The Victorian government's decision to put creative professionals in schools could be replicated in Canberra thanks to a trial program pitched by the Greens.
An adaptation of the Andrew's government's $8.6 million investment which will put creative professionals - such as writers, musicians, performers, artists, designers, musicians and filmmakers - in government schools next year, will be rolled out to provide jobs for 100 Canberrans.
ACT Greens arts spokesperson Jo Clay said the Victorian government program to put artists in government schools was a great idea.
"Ahead of the election, the ACT Greens proposed a similar scheme, the Canberra Creative Industries program," she said.
"We wanted to create 100 positions for local professional artists to work on a salaried basis in various capacities, including working in and with schools.
"I'm delighted to say that the ACT Labor-Greens Parliamentary and Government Agreement contains a trial version of this program."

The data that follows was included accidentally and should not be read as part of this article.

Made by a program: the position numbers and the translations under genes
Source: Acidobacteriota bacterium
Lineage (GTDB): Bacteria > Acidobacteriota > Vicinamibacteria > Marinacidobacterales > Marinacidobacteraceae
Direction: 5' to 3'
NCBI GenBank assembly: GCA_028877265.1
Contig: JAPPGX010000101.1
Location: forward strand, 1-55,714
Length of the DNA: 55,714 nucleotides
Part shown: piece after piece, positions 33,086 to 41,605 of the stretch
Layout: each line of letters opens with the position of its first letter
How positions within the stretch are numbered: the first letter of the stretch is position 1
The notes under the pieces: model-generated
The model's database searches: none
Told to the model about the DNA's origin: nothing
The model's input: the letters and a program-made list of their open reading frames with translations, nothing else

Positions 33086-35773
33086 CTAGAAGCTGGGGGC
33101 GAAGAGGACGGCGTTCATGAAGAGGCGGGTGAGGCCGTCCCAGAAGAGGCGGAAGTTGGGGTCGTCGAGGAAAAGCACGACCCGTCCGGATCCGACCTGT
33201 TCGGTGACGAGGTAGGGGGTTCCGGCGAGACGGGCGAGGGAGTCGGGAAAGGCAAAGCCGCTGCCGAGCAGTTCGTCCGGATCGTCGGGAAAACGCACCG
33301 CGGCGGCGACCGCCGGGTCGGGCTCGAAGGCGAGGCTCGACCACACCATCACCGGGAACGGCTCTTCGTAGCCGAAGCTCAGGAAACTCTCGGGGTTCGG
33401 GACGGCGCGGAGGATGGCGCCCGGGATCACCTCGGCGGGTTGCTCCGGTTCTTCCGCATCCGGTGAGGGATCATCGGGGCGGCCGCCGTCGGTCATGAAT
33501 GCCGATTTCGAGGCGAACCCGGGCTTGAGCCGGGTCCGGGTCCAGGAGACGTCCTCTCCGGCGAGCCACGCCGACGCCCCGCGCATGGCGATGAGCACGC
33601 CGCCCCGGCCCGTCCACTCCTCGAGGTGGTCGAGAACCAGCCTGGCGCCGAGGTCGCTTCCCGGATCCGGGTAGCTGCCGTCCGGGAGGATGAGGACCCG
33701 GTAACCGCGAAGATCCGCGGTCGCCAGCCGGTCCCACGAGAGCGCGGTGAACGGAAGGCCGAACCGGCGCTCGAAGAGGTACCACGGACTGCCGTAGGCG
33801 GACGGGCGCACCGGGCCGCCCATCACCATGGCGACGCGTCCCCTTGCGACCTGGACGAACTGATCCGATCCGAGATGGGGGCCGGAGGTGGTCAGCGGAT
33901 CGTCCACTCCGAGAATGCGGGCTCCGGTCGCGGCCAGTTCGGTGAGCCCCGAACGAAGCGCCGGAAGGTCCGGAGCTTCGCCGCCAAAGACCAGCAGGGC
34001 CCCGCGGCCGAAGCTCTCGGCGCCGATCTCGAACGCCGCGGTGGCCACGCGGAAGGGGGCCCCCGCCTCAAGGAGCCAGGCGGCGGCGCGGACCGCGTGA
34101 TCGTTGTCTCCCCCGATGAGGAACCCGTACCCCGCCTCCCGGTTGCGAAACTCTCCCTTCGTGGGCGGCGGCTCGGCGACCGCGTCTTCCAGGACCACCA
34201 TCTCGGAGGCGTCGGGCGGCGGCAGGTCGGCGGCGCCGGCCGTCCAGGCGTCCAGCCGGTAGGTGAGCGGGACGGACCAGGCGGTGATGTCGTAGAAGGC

Ms Clay said art was increasingly valued for its cross-disciplinary contributions and its support for mental health, physical health, education and social connection.
"This will support the Canberra community and create amazing art. It will also support artists, who find themselves in one of the most COVID-affected sectors."
The Greens have also pitched to continuing the Canberra Theatre Centre expansion and redevelopment project, introducing a new winter innovation and visual arts festival, upgrade Gorman House and the Tuggeranong Arts Centre.
A parliamentary inquiry into the state of Australia's arts sector held its first public hearings last week.
Communications and the Arts Committee Chair Dr David Gillespie said authors, artists, performers, musicians, arts advocates and academics will speak about their experiences of the past year, as well as their visions for the future, at the hearings.
"Although we are consuming, and perhaps appreciating, the arts more in light of COVID-19 and lockdowns, it has become much more difficult for those who create the content we are consuming so rapidly," Dr Gillespie said. "The Committee is keen to explore how we can move forward as a nation of artists and arts lovers."